In 1535, he completed a monumental agreement with Francis I that gave France favourable trade rights within the Ottoman empire in exchange for joint action against the Austrian Habsburgs. This agreement would set the stage for joint Franco-Ottoman manoeuvres, including the basing of the entire Ottoman fleet in Toulon during the winter of 1543.
A skilled commander of the Ottoman army, Ibrahim Pasha eventually fell from grace after an imprudence committed during a campaign against the Persian empire, when he awarded himself a title serasker sultan, ie sultan of the army, was seen as a grave affront to his insecure master Suleiman. This incident launched a series of events which culminated in his execution in 1536, thirteen years after having been promoted as Grand Vizier.
It has also been suggested by a number of sources that Ibrahim Pasha had been a victim of the Sultan's Ukrainian wife Roxelana's rising influence on the sovereign, especially in view of his past support for the cause of Sehzade Mustafa, Suleiman I's first son and heir to the throne, who was later strangled to death by his father on 6 October 1553, through a series of plots put in motion by Roxelana, who was anxious to have on e of her sons ascend the Ottoman throne.
Since Suleiman had sworn not to take Ibrahim's life during his reign, he acquired a fetva or religious ruling, from the Seyhulislam, the highest ranked Muslim cleric, which permitted him to take back the oath by building a mosque in Constantinople.
He announced the fetva one week before Ibrahim's execution in 1536 and dined alone with him seven times before the final move, so to give his life-long friend a chance to flee the country or to take the sultan's own life. It was later discovered in Ibrahim's letters that he was perfectly aware of the situation but nevertheless decided to stay true to Suleiman.
Suleiman later greatly regretted Ibrahim's execution and his character changed dramatically, to the point where he became completely secluded from the daily work of governing. His regrets are reflected in his poems, in which even after twenty years he continually stresses topics of friendship and of love and trust between friends and often hints on character traits similar to Ibrahim's.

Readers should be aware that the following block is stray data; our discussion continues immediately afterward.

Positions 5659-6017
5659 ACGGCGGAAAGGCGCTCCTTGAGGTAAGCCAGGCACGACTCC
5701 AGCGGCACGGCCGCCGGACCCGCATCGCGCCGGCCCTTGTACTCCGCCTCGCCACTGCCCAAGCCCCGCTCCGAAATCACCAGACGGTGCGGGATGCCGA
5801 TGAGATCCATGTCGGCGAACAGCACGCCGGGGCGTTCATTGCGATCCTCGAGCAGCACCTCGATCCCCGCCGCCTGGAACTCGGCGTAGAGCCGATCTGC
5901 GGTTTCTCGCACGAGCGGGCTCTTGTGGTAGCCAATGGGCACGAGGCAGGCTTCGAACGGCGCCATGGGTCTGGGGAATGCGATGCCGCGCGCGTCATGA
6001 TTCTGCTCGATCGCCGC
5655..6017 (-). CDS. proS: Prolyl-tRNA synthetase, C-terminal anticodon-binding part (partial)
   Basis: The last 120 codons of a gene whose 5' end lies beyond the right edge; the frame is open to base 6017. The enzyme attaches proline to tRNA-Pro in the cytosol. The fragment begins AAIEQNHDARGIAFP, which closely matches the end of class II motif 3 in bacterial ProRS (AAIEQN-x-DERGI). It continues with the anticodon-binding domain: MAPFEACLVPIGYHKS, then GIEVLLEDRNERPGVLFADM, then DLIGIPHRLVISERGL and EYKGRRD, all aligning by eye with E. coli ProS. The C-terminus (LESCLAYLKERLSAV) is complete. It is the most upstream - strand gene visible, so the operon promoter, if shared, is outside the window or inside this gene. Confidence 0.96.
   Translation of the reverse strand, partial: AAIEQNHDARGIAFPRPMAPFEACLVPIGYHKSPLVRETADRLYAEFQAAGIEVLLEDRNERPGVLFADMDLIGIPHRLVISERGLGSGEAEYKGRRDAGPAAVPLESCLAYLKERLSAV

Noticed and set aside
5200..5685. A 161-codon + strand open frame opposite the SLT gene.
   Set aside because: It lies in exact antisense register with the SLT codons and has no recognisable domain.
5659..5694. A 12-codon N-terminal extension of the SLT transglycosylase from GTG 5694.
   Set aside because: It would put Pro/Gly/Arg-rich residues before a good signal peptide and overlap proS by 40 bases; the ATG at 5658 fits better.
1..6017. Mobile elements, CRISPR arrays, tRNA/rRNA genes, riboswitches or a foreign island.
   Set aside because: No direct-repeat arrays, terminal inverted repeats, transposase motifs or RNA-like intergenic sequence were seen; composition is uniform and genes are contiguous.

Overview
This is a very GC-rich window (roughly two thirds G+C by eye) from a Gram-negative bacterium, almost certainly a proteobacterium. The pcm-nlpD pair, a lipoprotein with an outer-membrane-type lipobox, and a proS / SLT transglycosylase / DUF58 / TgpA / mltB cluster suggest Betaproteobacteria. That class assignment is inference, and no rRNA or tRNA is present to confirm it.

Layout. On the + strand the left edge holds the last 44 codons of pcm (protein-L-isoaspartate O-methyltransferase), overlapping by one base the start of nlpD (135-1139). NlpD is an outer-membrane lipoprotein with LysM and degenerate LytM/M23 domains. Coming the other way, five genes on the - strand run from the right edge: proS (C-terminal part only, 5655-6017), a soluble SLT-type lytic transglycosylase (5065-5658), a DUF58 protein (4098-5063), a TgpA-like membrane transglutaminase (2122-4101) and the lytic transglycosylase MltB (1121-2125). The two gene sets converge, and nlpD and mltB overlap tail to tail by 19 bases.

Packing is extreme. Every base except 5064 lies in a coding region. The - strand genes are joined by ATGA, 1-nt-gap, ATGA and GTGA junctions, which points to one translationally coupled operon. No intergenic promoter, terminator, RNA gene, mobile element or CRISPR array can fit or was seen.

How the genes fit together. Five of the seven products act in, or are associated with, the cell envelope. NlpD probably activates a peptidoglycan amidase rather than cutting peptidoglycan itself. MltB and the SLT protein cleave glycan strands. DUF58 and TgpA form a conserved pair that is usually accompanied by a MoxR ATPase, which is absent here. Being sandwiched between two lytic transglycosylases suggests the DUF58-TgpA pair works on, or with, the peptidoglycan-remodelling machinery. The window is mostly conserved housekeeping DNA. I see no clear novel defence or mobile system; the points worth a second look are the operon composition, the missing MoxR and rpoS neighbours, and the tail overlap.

History is littered with the names of a multitude of other Greeks who achieved the pinnacle of power within an Islamic context. Some of them, unlike Ibrahim, were ultimately successful.
Mustapha Khaznadar, born as Georgios Kalkias Stravelakis in Chios in 1817 was captured along with his brother during the Chios massacre and sold into slavery. He was then taken to Constantinople, where he was sold as a slave to an envoy of the Husainid dynasty who were Beys of Tunis and of Cretan origin.
Stravelakis converted to Islam, adopting the name Mustafa and was raised in the Bey's family. Initially, he worked as Crown prince Ahmad I's private treasurer before becoming State treasurer (khaznadar). He managed to climb to the highest offices of the Tunisian state and married Princess Lalla Kalthoum in 1839 and was promoted to lieutenant-general of the army, made bey in 1840 and then president of the Grand Council from 1862 to 1878. In 1864, as Prime Minister he suppressed a peasant uprising that threatened to overthrow his regime through a combination of brutality and guile.
He is held to be one of the most significant figures in Tunisian history.
Much like Ibrahim, Mustafa Khaznadar retained memories of his Greek origin and contact with his native Greece, even sending ten thousand riyals from the state treasury to pay for his two Greek Orthodox nephews he was educating in Paris. It appears that to these converts, the adoption of Islam was a mere prerequisite for social mobility and did not in any way derogate from their ethnic origins, though it did serve to alienate them from Christian society. Having transcended this social glass ceiling, and though they do not loom large in our consciousness and in a nationalistic narrative that obscures them owing to their not neatly fitting into a preconceived understand of identity, they went on to carve remarkable careers whose effects are still felt in diverse countries throughout the world and deserve closer scrutiny.
* Dean Kalimniou is a Melbourne solicitor and freelance writer.